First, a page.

Let us backtrack, briefly, define our terms. The “friend zone” and the idea of “the nice guy” come hand in hand. Dasgupta (2014) provides these “operating definition[s]”:

[The friend zone is a place] “wherein a man wishes to enter a sexual or romantic relationship with a woman, wherein the woman does not wish the same; the result of which is considered socially and emotionally unfavorable for the man” and [the nice guy is] “a man who engages in acts of serial kindness to a woman as a primary means of winning her attention, affection, or emotional or physical acceptance.”

So, the very idea that this “friend zone” exists serves to reify the idea(s) that men are superior, women are inferior, and women owe something to men. That something being sex, offspring, descendants, a legacy to leave a mark on the world. And any guy who allows himself to be put in the friend zone—for, surely, such a guy can only get into that position passively—is, well, not really a man. Dasgupta acknowledges, “the above definitions are unapologetically heteronormative.”

Henderson (1978) argues, “Romantic comedy posit[s] men and women willing to meet on a common ground and to engage all their faculties and capacities in sexual dialectic” (p. 19). The problem I have here is this: if the romantic comedy is equal in anything it is perhaps in being entirely sexist toward both genders. The romantic comedy is built around the idea that the two genders (nevermind the limitation inherent in that binary) are inherently incomplete without one another. Sure, as a species, we require the sexes to intermingle, to occasionally get together, have sex, and share some genes to propagate the species. But, as something... else—and, surely we consider ourselves to have evolved beyond such basic biological functions—we do not require that each individual male and each individual female be, as the pejorative goes, breeders. But, the romantic comedy relies on the idea that we do. Like the slasher film, the worldview of the romantic comedy is inherently conservative. Sally may be successful in her journalistic career, but we barely even hear of it, and certainly don’t see it. She is defined by her role as future lover for Harry.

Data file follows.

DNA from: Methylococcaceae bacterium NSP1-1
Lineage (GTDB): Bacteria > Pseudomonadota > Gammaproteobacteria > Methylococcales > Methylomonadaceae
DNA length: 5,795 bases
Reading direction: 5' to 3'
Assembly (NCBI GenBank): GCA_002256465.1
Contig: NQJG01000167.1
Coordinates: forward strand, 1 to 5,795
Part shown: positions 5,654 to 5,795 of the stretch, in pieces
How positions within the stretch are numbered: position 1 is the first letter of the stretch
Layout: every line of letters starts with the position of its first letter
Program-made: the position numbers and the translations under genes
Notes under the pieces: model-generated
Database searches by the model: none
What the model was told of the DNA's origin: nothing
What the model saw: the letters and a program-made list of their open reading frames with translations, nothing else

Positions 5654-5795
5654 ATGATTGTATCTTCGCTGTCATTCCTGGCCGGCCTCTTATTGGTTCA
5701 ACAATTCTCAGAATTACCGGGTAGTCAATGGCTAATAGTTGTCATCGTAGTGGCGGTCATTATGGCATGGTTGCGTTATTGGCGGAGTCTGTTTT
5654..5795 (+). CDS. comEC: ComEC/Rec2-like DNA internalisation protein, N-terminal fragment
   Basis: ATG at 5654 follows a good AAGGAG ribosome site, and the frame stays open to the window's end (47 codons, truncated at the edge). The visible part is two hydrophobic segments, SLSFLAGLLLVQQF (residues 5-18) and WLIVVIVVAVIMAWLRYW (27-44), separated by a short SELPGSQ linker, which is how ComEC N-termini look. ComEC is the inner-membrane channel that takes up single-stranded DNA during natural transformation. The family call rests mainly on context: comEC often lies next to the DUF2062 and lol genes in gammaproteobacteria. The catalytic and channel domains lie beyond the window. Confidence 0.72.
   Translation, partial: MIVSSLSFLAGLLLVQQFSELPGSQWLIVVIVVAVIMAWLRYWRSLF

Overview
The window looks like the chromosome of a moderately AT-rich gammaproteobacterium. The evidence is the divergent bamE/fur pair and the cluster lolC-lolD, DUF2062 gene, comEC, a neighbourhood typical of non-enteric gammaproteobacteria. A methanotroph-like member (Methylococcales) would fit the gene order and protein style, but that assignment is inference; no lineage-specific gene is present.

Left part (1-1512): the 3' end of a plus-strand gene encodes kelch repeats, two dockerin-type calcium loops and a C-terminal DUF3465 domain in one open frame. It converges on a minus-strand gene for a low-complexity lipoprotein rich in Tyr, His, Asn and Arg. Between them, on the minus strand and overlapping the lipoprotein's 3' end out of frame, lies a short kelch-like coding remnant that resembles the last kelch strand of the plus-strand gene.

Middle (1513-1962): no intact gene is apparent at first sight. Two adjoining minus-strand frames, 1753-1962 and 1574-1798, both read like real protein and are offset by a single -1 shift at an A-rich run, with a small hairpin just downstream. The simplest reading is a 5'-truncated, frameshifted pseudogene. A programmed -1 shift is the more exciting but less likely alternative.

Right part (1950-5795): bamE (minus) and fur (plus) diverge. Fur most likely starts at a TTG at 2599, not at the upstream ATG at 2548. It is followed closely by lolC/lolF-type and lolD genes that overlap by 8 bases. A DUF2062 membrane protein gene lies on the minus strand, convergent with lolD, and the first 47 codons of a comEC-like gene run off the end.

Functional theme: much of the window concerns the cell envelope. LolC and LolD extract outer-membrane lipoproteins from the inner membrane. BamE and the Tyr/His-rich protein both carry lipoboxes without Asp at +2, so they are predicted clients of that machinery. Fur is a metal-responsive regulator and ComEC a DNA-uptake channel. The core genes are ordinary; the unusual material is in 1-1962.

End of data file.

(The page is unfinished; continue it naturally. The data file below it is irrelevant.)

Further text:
But, it doesn’t stop there. Harry, too, may be successful in his political consultant career, but we know absolutely nothing about what he does, or even what political views he espouses. He too is defined simply by his role as Sally’s future lover. Everything else is a waiting game.

Coming back to Dasgupta (2014), the conclusion is very simple; he writes:

Nothing a man did, does or could ever do inherently obligates a woman into entering a romantic or sexual relationship with him; in fact there’s literally nothing that inherently obligates anyone to a relationship or sex. It doesn’t matter how many times they get you home safely or take care of your while you’re sick; you don’t owe them anything short of returning a similar favor [and I would argue, you don’t even owe them that], and you shouldn’t have to owe them anything for their decision to be a decent human being.

And decent human beings are certainly allowed to pair off, to have sex, to breed. But, if they don’t want to, they don’t have to.

Works Cited

Angyal, C. (2014, July 25). ‘When Harry Met Sally’ got it wrong 25 years ago. The Great Debate [blog]. [LINK]*

Dasgupta, R. (2014, February 13). The friend zone is sexist. The Maneater. [LINK]*

Henderson, B. (1978). Romantic Comedy Today: Semi-Tough or Impossible? Film Quarterly 31:4. pp. 11-23.

Marcotte, A. (2014, May 27). The dangerous discourse of “the friend zone.” Pandagon. [LINK]*

Shumway, D.R. (1991). Screwball Comedies: Constructing Romance, Mystifying Marriage. Cinema Journal 30:4. pp. 7-23.

Tan, C.L. (2001, February 16). ‘When Harry Met Sally’: For some, it’s become a film icon. Seattle Times. [LINK]*

* Regarding these links, I will edit to include them when I have computer access again on Sunday [and now I have].